Mbeki continues to hold imbizos or discussions with people at gatherings throughout South Africa. People from informal settlements and remote villages, as well as urban townships, are invited to air their feelings directly to him on the efficacy of government's fight against poverty. The ANC contends that the imbizos enable Mbeki to ensure that deficiencies that may exist in its campaign are addressed and that it is not simply a top-down crusade in which the politicians know best and the people are expected to be passive and grateful recipients.

The array of facts and figures, arguments and counter-arguments, theses and antitheses, has the capacity to obfuscate rather than clarify. One response is to endorse Mark Twain's aphorism that there are statistics, damned statistics and lies and to conclude that politicians use them interchangeably as the propaganda tools of their trade. Tony Twine, of Econometrix, has a less cynical interpretation of what it might mean, however.

He notes that jobless growth, though one of the identifying economic traits of post-apartheid South Africa, is not unique to South Africa, adding that it is a feature in "many" emerging economies and in "almost all" industrial economies of the world. In mixed economies, such as South Africa's, there is always going to be a section of economically active people who are not major beneficiaries of even accelerating GDP growth, Twine states.

Citing an average annual GDP growth of 2,7 per cent and a population growth rate of 1,8 per cent since the ANC came to power, he concludes that per capita income has certainly risen in real terms. He adds an important corollary however: it has risen for those in the formal and semi-formal economies but not necessarily for those in the informal sector. Extrapolation from that leads to the conclusion that life may have got appreciably better for some South Africans but become worse for their less fortunate compatriots.

Terreblanche comes to a similar conclusion in his tome on the history of inequality in South Africa. But he blames the machinations of the AAC, and the susceptibility of the ANC to its sweet talk about the virtues of market-driven capitalism, for the continued exclusion of half the South African population from the formal economy and for their "pauperisation" under a government that constantly portrays itself as the champions of the poor, the insulted and the injured.

Independent sociologist Lawrence Schlemmer who is the director of The Helen Suzman Foundation, concurs that some South Africans are benefiting from, and some ailing under, the ANC-led government since 1994. In an analysis of All Media and Products Surveys (AMPS), published in Focus 26, 2002, he concludes that between 1993 and late 2001 the proportion of black African households living below the breadline (i.e. earning R400 or less a month or equivalent amounts adjusted for inflation) rose from about half to close to two-thirds. That conclusion has, however, to be juxtaposed with another: the proportion of black African households in the relatively prosperous middle class category has increased simultaneously. The same patterns apply in the coloured population. Thus, as Schlemmer observes in his article, "African and coloured households have become both poorer and more prosperous at the same time".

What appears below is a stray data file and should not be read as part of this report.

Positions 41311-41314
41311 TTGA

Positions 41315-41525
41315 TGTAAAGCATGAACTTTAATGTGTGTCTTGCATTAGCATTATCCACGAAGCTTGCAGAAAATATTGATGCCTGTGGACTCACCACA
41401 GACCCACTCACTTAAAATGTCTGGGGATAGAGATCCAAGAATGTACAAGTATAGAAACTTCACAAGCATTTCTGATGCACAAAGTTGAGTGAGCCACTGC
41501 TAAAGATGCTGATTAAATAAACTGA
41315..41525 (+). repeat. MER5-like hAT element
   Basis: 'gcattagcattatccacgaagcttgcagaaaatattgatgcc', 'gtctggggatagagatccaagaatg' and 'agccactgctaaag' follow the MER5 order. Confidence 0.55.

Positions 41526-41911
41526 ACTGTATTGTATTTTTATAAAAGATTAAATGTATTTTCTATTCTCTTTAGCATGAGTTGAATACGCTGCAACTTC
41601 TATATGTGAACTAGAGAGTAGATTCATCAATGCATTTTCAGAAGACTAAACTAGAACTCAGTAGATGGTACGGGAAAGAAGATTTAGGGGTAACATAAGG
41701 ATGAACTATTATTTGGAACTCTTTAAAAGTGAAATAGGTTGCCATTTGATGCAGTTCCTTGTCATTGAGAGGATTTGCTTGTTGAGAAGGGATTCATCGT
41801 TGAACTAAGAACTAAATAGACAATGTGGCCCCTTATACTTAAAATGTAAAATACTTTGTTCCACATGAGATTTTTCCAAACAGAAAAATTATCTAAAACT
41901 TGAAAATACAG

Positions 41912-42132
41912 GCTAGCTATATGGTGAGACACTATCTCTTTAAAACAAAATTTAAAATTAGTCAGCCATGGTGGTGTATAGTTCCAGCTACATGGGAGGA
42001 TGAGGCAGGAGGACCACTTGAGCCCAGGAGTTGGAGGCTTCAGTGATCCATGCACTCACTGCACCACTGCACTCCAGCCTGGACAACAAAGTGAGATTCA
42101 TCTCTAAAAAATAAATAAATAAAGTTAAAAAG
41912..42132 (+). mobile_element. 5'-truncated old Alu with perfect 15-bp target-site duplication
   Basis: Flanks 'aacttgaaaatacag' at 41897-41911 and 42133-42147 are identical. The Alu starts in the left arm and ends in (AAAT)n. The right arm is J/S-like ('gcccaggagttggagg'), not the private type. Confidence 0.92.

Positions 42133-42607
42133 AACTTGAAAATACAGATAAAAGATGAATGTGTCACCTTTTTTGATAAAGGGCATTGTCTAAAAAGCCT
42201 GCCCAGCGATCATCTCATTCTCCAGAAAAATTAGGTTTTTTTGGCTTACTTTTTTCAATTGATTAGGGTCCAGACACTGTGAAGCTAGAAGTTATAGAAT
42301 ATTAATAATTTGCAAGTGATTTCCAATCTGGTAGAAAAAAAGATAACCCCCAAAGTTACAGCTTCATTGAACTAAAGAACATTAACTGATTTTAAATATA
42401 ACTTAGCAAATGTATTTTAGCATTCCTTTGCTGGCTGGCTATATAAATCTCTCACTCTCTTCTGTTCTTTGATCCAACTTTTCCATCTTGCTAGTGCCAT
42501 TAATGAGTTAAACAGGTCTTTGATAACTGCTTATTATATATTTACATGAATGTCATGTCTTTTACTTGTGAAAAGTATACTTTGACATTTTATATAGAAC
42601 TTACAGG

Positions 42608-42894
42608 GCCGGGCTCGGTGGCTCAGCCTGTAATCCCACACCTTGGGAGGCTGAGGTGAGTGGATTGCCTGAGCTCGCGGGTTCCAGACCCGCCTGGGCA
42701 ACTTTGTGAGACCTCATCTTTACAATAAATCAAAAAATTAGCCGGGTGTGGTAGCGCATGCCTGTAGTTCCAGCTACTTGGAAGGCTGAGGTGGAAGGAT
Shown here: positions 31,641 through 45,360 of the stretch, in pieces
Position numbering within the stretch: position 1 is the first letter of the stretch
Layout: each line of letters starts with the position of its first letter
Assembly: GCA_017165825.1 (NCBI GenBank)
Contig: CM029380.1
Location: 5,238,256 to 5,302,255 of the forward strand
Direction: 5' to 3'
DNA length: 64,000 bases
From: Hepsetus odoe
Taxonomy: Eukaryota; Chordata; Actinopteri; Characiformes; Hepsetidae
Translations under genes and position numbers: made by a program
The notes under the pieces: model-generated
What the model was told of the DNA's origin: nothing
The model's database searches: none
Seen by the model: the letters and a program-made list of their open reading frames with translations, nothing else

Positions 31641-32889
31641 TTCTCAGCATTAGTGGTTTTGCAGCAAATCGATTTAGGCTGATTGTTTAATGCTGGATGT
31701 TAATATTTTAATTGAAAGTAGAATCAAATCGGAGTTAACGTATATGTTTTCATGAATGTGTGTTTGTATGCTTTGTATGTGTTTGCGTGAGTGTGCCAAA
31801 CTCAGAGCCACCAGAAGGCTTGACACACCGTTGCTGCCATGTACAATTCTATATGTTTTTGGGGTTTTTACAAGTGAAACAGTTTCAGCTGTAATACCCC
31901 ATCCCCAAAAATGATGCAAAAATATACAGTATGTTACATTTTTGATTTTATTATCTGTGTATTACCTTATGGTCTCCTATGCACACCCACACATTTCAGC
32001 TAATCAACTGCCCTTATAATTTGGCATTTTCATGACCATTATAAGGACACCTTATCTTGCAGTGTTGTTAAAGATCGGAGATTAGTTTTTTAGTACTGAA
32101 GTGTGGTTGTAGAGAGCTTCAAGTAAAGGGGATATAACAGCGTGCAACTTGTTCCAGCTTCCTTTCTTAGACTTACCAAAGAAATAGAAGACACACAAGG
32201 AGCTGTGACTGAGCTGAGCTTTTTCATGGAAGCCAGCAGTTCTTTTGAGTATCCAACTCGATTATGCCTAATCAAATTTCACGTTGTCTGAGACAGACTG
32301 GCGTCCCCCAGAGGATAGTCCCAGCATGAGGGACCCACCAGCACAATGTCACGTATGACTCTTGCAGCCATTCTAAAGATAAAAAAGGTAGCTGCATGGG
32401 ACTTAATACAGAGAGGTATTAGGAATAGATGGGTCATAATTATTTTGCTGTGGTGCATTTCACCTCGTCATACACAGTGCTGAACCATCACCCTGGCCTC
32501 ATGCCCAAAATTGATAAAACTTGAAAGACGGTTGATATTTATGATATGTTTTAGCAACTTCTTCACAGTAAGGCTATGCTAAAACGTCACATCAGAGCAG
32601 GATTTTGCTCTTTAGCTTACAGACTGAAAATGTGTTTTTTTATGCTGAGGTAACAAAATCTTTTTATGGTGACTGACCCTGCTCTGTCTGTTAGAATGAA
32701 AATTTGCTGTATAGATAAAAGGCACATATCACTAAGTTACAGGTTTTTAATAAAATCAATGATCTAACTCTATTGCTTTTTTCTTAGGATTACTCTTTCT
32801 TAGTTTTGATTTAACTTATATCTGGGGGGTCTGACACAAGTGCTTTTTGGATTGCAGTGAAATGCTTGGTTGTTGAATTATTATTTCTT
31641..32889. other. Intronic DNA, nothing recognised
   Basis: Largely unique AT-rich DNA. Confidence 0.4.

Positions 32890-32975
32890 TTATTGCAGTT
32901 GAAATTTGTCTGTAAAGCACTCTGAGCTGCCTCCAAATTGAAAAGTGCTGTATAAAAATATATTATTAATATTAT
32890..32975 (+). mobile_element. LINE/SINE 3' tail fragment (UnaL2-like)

As Twine points out, the same kind of ambiguity pervades much of the official statistical data. Thus the sixth labour force survey by Statistics SA, released to the media in March 2003, contains two apparently contradictory trends: the generation of employment opportunities in 2002 for the first time in five years in the formal sector of the economy amid a general increase in the number of unemployed. The Janus-headed nature of the unemployment problem is beyond dispute. The explanation for it is simple. As Anne Bernstein, of the Centre for Development and Enterprise, has noted, "Unless we're able to achieve 5 to 6 per cent growth per year, sustained over a long period, we're not going to be able to reduce the backlog of unemployment and poverty in South Africa".

Even within the formal sector there are incipient ambiguities. The economic data in the Reserve Bank Quarterly Bulletin for March 2003 points to interesting and probably significant development. It shows that reward accruing to the non-labour factors of production - particularly capital and entrepreneurship - is increasing while that of labour is decreasing. The figures show that the share of reward garnered by the non-labour factors of production increased from about 44 per cent to nearly 49 per cent between 1988 and 2002 while that channelled to labour fell from 56 per cent to nearly 50 per cent. Taken as a whole the pattern reflects a growing economy, in which the rewards accumulating to labour are declining. Further extrapolation leads to a tentative hypothesis. For at least some working class men and women life is becoming harder as its gets better for the select few who possess either capital or connections to the ANC that they can convert, through entrepreneurial skill, into an asset valued by the established white corporations anxious to attain a higher degree of demographic representivity.

In conclusion, it would seem that life is indeed getting better for sections of the historically disadvantaged black community but worse for their compatriots either on the fringe of the formal economy or outside it altogether. The degree of alienation is hard to quantify. There is no evidence of mass desertion by the poor from the ANC. There may, however, be diminishing enthusiasm for its causes and concomitant scepticism over its ability to deliver on its promises. There is thus a theoretical opportunity for Leon or a rival opposition leader to exploit in the pending election, though the history of Zimbabwe and, to a lesser extent, Namibia suggests that they may have to wait a while longer yet.